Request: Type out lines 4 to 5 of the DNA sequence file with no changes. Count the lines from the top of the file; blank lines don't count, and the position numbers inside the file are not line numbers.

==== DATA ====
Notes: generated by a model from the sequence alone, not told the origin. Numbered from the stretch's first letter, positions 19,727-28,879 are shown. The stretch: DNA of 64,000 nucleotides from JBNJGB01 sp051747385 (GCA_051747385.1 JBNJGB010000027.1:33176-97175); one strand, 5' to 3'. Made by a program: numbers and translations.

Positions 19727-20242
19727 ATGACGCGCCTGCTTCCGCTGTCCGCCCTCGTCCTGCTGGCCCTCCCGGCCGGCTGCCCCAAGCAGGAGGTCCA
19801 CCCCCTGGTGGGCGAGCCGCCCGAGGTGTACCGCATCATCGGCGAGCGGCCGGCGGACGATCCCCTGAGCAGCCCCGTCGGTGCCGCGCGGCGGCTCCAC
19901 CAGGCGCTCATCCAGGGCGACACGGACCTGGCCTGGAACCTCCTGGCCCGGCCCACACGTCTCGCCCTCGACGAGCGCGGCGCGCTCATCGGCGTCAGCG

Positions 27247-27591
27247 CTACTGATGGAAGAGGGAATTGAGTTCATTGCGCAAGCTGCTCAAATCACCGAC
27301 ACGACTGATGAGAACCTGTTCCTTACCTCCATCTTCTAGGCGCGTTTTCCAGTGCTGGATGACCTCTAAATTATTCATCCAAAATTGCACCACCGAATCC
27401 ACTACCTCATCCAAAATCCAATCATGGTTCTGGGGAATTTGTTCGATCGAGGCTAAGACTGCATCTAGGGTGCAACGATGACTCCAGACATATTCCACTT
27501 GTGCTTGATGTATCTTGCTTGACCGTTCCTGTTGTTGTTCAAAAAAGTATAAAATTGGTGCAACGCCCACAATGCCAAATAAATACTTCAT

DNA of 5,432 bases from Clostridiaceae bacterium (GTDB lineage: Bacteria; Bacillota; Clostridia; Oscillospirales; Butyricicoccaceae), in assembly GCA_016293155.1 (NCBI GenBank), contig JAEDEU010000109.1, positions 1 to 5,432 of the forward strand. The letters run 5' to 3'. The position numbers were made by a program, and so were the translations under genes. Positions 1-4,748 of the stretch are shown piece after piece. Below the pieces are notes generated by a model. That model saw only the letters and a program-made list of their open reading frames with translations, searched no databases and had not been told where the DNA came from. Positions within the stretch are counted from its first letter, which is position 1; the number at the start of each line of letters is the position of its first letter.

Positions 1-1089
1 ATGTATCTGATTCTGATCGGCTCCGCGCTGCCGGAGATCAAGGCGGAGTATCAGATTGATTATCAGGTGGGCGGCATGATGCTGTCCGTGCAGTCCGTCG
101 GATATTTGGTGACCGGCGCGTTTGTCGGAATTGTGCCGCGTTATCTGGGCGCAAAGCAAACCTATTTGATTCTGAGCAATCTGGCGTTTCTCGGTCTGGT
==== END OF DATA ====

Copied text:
19801 CCCCCTGGTGGGCGAGCCGCCCGAGGTGTACCGCATCATCGGCGAGCGGCCGGCGGACGATCCCCTGAGCAGCCCCGTCGGTGCCGCGCGGCGGCTCCAC
19901 CAGGCGCTCATCCAGGGCGACACGGACCTGGCCTGGAACCTCCTGGCCCGGCCCACACGTCTCGCCCTCGACGAGCGCGGCGCGCTCATCGGCGTCAGCG